Without doubt the 2025 bicentenary will be an exciting show for tourists and enthusiasts alike, but 1975 will be a hard act to follow.

And it will most likely produce some entertaining hissy-fits in the preparation: https://www.theguardian.com/culture/2021/feb/15/rival-railway-museums-in-row-over-steam-train-ownership.

Lighting Locomotion

Reproduction ‘Locomotion no 1: Grand Steam Cavalcade, August 31st 1975, Shildon Co Durham

The writer L T C Rolt tells a story about the moment when steam traction was first applied to a public railway.

George Stephenson had worked hard to persuade the directors of the Stockton & Darlington Railway to lay out most of their new line to be worked by steam locomotives, and in September 1824 had ordered two engines, No 1 Locomotion (initially named Active) and No 2 Hope, to be ready for the opening.  (Another two, No 3 Black Diamond and No 4 Dilgence followed later.)

Locomotion was delivered necessarily by road, and its arrival is recorded in the memoir of one of the navvies who built the line, Robert Metcalf, written in unpunctuated broad Northumbrian.

Once the engine was set on the track, the workmen needed a light to start the fire that would generate steam and enable it to move.  Candles and lanterns were sent for, but in the meantime Robert Metcalf lit up his pipe, using his pipe glass to focus the sun’s rays on the tobacco.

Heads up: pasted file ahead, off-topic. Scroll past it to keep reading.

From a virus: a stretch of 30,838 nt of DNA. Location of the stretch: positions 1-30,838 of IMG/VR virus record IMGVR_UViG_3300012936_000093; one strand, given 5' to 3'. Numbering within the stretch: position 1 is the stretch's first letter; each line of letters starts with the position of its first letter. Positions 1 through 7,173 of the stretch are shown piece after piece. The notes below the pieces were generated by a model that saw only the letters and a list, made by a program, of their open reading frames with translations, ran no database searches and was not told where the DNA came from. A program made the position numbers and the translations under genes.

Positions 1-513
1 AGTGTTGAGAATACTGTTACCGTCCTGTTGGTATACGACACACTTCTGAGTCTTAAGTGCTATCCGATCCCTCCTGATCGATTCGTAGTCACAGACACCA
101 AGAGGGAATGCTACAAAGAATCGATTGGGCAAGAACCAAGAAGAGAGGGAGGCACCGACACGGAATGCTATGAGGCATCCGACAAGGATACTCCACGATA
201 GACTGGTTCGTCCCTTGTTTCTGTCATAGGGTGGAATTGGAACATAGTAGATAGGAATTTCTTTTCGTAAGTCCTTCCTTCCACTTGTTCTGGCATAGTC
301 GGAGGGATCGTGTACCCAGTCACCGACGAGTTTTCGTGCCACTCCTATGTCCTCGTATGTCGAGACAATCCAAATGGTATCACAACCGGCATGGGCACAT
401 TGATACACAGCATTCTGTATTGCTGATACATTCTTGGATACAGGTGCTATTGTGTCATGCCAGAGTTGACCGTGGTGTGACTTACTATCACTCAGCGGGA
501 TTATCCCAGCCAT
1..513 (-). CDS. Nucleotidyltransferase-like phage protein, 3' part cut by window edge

Contemplating a batch of oakum packing for the locomotive feed-pump, Metcalf realised he could save time by using his pipe glass to start the fire in the firebox:  “it blaze away well the fire going rapidly lantern and candle was to no use so No 1 fire was put to her on line by the pour of the sun”.

Rolt comments, “There is surely some symbolic significance in this little piece of humble and quite spontaneous ritual by which the sun’s heat kindled fire in the belly of the first locomotive in the world to move on a public line of railway.”

No 1 duly hauled the first train of coal and passengers from Shildon to Stockton on September 27th 1825.

In 1828 the boiler exploded, killing the driver, at Aycliffe Lane station, after the fireman had fastened down the safety valve.

Locomotion worked on the railway until 1841, and then, after fifteen years’ use as a stationary engine, it was restored and displayed, usually at Stockton except when it was loaned out to exhibitions elsewhere.